Before I conclude, on behalf of all Canadians, I would like to extend our sincere condolences to the royal family.
This weekend I am going to London with former prime ministers and governors general to attend Her Majesty's state funeral, which will take place on Monday. On that day, Canada will mark her passing with a national day of mourning and will be holding a commemorative ceremony.
I hope that, next Monday, Canadians from coast to coast to coast will take a moment to reflect on Her Majesty's incomparable legacy and the high ideals she embodied.
Queen Elizabeth served her duties and her peoples up until the end, there for all of us until her final moments. We shall all miss her immensely, but I know, as we all know, that our new sovereign, His Majesty King Charles III, will uphold the very values that we speak to today and continue her legacy.
Long live the King.
Mr. Speaker, the House of Commons is reflecting on the exceptional life of Her Majesty Queen Elizabeth II, the Queen of Canada, our Queen.
For about seventy years she was our head of state, and beyond that she also served the Canadian people. She was a role model for all those shouldering public service responsibilities.
Her sense of duty reminded us that, for all the pomp and circumstance, the real work of governing is not glamourous. It often requires putting aside egos, keeping our heads down and keeping on with the job. Her humility reminded us that government is not about us; it is about those we serve. We are, indeed, servants and not masters.
The Queen had a special place in our hearts and we had a special place in hers. She spent more official time here in Canada than in any other country, save the United Kingdom.
She first visited Canada as Princess Elizabeth in 1951. It was on that trip that she said, “From the moment when I first set foot on Canadian soil, the feeling of strangeness went, for I knew myself to be not only amongst friends, but amongst fellow countrymen.” She would visit Canada over 20 times as the Queen. She was present at so many of our most important occasions: the opening of the St. Lawrence Seaway in 1959, the centennial Expo in 1967, the 1976 summer Olympics and the patriation of our Constitution in 1982.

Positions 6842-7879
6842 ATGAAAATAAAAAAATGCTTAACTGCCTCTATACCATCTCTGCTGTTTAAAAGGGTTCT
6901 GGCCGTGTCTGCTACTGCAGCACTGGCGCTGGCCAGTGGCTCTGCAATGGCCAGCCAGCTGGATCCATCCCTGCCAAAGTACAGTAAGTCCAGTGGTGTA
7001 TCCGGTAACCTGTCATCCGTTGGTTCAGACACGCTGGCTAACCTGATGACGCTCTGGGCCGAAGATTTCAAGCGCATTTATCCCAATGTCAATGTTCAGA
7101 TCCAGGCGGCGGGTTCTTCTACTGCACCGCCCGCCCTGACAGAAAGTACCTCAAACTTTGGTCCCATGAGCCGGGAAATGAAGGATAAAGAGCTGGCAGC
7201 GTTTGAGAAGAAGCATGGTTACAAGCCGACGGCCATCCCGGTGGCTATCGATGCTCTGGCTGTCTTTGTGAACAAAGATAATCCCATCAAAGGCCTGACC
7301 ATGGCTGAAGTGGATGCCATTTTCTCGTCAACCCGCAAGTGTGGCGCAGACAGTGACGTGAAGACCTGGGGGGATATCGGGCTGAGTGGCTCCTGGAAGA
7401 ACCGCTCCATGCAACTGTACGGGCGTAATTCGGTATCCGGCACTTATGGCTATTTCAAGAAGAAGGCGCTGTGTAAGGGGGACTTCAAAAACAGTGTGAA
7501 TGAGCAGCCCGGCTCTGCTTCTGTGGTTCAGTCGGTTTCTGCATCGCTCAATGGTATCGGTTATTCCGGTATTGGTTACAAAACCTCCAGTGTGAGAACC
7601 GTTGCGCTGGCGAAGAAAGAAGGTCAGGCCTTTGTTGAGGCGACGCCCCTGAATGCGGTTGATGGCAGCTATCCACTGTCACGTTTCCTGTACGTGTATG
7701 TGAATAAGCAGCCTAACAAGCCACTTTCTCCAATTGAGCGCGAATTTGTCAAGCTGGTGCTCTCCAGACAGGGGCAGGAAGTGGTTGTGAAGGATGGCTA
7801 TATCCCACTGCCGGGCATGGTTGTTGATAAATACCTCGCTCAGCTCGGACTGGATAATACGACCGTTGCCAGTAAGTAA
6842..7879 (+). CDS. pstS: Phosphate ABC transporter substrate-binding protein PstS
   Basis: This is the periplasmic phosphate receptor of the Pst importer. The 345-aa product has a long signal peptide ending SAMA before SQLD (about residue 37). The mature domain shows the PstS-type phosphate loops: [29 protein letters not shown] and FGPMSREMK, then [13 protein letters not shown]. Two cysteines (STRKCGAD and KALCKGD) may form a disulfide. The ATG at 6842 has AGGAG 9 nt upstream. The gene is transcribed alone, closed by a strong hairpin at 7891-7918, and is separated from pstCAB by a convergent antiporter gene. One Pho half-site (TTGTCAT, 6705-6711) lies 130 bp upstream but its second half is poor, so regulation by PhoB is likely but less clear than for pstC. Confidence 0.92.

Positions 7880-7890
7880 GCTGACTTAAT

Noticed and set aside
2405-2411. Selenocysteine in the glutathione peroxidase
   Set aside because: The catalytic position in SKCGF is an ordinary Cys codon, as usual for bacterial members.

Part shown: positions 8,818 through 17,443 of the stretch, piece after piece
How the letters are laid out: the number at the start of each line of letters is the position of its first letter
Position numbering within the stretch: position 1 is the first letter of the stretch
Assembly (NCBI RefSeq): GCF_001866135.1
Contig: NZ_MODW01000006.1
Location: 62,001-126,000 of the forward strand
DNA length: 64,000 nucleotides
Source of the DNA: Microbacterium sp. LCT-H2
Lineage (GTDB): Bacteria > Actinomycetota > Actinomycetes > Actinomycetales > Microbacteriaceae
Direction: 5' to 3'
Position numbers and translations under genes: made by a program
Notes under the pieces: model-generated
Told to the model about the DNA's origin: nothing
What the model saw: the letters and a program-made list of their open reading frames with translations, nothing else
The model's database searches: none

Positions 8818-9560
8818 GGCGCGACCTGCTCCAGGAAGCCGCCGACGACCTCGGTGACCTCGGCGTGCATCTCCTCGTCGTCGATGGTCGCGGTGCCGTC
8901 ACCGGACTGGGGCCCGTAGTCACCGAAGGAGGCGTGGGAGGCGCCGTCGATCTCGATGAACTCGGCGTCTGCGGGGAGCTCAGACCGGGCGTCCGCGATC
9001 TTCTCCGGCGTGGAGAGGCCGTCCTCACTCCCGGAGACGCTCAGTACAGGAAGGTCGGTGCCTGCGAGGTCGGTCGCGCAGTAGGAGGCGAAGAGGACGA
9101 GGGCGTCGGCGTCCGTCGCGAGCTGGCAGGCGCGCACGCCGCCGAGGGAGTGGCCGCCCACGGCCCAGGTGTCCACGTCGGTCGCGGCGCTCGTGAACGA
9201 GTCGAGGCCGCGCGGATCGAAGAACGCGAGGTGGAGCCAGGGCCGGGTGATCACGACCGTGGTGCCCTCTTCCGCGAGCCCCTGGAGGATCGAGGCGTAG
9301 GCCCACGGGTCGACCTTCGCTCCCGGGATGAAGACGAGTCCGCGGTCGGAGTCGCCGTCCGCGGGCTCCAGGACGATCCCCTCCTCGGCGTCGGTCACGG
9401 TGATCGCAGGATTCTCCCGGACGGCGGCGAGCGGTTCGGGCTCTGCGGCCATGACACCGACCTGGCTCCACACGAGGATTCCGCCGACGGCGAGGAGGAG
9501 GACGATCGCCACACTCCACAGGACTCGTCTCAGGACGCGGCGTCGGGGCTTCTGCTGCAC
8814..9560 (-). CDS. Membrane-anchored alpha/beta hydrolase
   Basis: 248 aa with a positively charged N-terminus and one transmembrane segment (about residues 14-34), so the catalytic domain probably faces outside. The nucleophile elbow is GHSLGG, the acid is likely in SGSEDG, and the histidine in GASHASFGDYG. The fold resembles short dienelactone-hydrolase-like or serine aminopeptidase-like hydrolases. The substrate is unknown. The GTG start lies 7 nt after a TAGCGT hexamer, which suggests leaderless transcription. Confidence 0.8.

As we reflect on Her late Majesty's life and service, we reflect also on the enduring nature of the institution over which she was the Crown.
On her visit to Canada in 1951, then Princess Elizabeth planted an oak sapling in Vancouver. Seventy-one years later, that sapling has grown into a mighty and stately oak whose canopy provides relief from the sun or, it being in Vancouver, perhaps more likely shelter from the rain. The oak tree has long been a royal symbol. It is a symbol of the British constitution, whose forms we inherited and whose conventions we follow in this House. In Edmund Burke's Reflections on the Revolution in France, he wrote the constitution was a spreading oak tree, under whose protective shade the British could peacefully and securely enjoy life, as is only possible for those who live under ordered liberty.